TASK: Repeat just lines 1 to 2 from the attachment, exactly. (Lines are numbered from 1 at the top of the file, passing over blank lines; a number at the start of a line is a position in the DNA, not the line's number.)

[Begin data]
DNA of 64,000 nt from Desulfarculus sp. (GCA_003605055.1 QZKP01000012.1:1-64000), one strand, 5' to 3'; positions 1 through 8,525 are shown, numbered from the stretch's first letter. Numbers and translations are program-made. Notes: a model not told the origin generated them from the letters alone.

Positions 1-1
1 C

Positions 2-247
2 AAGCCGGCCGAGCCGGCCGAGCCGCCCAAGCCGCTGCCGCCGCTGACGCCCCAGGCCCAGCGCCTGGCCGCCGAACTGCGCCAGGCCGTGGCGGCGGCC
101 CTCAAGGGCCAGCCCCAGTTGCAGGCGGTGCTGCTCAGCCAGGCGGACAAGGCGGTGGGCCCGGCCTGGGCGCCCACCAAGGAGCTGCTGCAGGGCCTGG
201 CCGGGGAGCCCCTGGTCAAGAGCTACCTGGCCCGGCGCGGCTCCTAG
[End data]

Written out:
DNA of 64,000 nt from Desulfarculus sp. (GCA_003605055.1 QZKP01000012.1:1-64000), one strand, 5' to 3'; positions 1 through 8,525 are shown, numbered from the stretch's first letter. Numbers and translations are program-made. Notes: a model not told the origin generated them from the letters alone.

Positions 1-1